SMITH BRAIN TRUST -- In a much-discussed piece in The New York Times, which drew on interviews with more than 100 people, Amazon comes off as a rough place to work. Emails from bosses arrive after midnight, followed by texts demanding answers. Employees are encouraged "to rip into colleagues' ideas with feedback that can be blunt to the point of painful." Every year, the lowest-performing workers are culled, the piece said — and even those who get promoted might get blistering evaluations. "Nearly every person I worked with, I saw cry at their desk," one ex-employee memorably remarked.
The piece, which focused on white-collar workers, also described cases where employees were pushed out when they had to cut back hours because of parenthood or family health problems. Jeff Bezos, Amazon's CEO, responded that he didn't recognize the company that was described and said he would not tolerate any "callous management practices."
Employees and ex-employees immediately began arguing whether the article's anecdotes were representative. But speaking about the culture of unusually frank feedback, Debra L. Shapiro, Clarice Smith Professor of Management at the Robert H. Smith School, at the University of Maryland, and President of the Academy of Management, said she wasn't surprised that employees would have divided reactions. This dovetails with the research on the subject: "Whether criticism is perceived as 'abusive' versus 'performance-demanding' depends on a variety of situational variables," Shapiro says. "Negative feedback gets interpreted differently depending on how much you trust the person who is communicating this. People tend to more positively interpret actions of those they trust and to more sinisterly interpret actions of those they don’t trust."
"Moreover, how much people trust others is socially influenced, for example, by whether they have heard good or bad things said about the person delivering negative feedback," Shapiro says. When employees feel abused, they may reach high levels of performance for a short time, as they try to improve their standing. "But in the long term they will suffer burnout and low self-esteem," she says.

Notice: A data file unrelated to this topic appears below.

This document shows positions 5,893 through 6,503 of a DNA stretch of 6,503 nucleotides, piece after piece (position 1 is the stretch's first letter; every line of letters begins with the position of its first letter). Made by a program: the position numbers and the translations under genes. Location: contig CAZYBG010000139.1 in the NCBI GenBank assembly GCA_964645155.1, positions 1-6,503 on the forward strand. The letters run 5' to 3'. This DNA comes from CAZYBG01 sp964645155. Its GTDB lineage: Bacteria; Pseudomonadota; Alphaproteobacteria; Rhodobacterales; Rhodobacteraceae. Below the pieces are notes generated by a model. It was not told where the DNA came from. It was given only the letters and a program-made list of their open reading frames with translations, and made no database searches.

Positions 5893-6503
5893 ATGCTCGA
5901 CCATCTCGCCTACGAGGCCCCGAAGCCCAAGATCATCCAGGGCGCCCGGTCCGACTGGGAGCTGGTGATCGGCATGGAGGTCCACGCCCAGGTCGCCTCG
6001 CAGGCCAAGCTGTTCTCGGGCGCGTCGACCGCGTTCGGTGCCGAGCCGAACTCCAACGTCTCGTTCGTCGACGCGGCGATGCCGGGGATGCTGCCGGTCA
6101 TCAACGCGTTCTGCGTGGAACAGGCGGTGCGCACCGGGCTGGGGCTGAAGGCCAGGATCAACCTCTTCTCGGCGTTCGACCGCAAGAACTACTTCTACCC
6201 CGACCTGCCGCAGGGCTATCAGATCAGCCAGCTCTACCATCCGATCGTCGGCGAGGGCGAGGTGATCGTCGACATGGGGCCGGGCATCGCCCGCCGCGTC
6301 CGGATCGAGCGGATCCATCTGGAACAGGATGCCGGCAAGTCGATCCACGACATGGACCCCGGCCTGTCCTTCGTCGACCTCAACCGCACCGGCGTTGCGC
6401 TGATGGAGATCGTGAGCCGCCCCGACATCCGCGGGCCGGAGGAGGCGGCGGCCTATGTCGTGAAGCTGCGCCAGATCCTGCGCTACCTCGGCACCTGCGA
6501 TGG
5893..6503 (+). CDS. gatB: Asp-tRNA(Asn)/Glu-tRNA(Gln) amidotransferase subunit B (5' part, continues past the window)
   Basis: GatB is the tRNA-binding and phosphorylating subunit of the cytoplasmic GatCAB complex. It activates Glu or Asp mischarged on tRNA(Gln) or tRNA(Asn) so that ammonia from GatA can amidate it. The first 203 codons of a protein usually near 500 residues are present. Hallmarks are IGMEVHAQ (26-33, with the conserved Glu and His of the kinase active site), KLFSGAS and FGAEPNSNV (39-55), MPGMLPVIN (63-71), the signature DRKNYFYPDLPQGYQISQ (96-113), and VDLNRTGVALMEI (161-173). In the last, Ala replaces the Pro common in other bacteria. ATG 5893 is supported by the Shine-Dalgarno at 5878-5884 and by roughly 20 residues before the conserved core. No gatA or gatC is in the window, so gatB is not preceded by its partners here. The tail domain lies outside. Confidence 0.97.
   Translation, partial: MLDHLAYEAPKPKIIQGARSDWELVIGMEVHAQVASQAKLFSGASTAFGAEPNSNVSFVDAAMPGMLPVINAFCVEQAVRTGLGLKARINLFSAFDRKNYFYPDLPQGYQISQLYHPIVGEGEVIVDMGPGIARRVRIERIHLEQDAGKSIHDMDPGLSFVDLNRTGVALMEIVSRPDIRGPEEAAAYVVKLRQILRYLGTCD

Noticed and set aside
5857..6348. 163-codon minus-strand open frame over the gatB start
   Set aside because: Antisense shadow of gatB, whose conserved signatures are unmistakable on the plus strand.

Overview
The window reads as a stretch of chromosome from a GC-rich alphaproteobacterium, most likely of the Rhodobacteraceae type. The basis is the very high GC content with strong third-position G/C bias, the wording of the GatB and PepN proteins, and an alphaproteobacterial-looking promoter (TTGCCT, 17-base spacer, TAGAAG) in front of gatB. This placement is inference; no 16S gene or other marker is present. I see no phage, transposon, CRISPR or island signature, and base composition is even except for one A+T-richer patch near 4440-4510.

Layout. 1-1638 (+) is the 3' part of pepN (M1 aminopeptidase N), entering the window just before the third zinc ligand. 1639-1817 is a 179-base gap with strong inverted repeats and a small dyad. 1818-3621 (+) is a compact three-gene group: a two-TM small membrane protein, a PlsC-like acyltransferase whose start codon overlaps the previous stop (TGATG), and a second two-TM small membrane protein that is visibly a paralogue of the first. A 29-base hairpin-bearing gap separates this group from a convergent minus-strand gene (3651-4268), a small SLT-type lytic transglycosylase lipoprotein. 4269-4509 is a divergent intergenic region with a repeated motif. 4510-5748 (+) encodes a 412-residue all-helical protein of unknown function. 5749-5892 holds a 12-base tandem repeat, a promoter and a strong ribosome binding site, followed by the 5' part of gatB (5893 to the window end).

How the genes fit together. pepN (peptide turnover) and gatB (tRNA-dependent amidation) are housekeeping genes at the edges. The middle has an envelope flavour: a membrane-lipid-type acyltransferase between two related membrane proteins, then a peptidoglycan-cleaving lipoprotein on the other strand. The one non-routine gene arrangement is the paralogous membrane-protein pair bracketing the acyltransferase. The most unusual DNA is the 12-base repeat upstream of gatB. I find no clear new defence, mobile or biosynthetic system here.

High employee performance tends to occur when employees perceive that their corporate culture is fair, a judgment that is guided by three aspects, Shapiro explains. Employees see rewards going to people who deserve it (there is distributive justice). Employees see reward-allocations as being guided by reasonable and transparent criteria (there is procedural justice). And employees see communications conducted in ways that enhance feelings of respect and dignity (there is interpersonal justice).
Both in the Times article and in the subsequent reactions online, some Amazon employees rejected the portrayal of their workplace as cutthroat, so Shapiro says she's unable to say whether interpersonal justice is lacking in that workplace. "But employees in the piece seemed to be saying, more uniformly, that if you worked hard you would be rewarded," she says. This suggests to her that Amazon employees do perceive procedural and distributive justice.
What's more, Amazon recruiters appear to be up-front about how demanding their company's culture can be. "The fact they give realistic job previews also explains why employees at least temporarily thrive there," Shapiro says. "They select in. Employees know what they are choosing."
Of course, bosses punishing people for taking care of ill family members is a different story. Such behavior could be seen as violating universally shared sacred norms, which would certainly create feelings of unfairness and damage morale. Amazon has pushed back hard against suggestions that such acts are prevalent.
"I admit I read this article with a little bit of skepticism," Shapiro says. "If Amazon is reaching a high level of performance, and maintaining a high level of performance over a long period of time — and they have been — then many of its employees must perceive the work environment as fair, albeit demanding. Otherwise, that level of performance would not be sustainable."
Subrahmaniam Tangirala, an associate professor of management at the Smith School, found Amazon's commitment to stack ranking, aka the "rank and yank" system, noteworthy. That method of employee evaluation and workforce management has become less popular in recent years. Its most famous practitioner, GE, has since moved away from it. Under such a regime, managers often fire a certain proportion of the lowest performing workers. Tangirala says: "If you are basing it on the right criteria, there is research that suggests it can increase the quality of the workforce, and potentially the performance of that workforce — especially in the early years, because you are able to get rid of deadwood." However, he adds, "the payoff decreases over time."
On the other hand, he says, "research has also identified drawbacks. Studies have found it reduces comradery and teamwork in your company. And it makes employees uncomfortable, compared to traditional evaluations. Most of us feel we should be evaluated against objective standards rather than against each other."
Shapiro adds that the presence of objective performance standards is one way employers can bolster perceptions of fairness.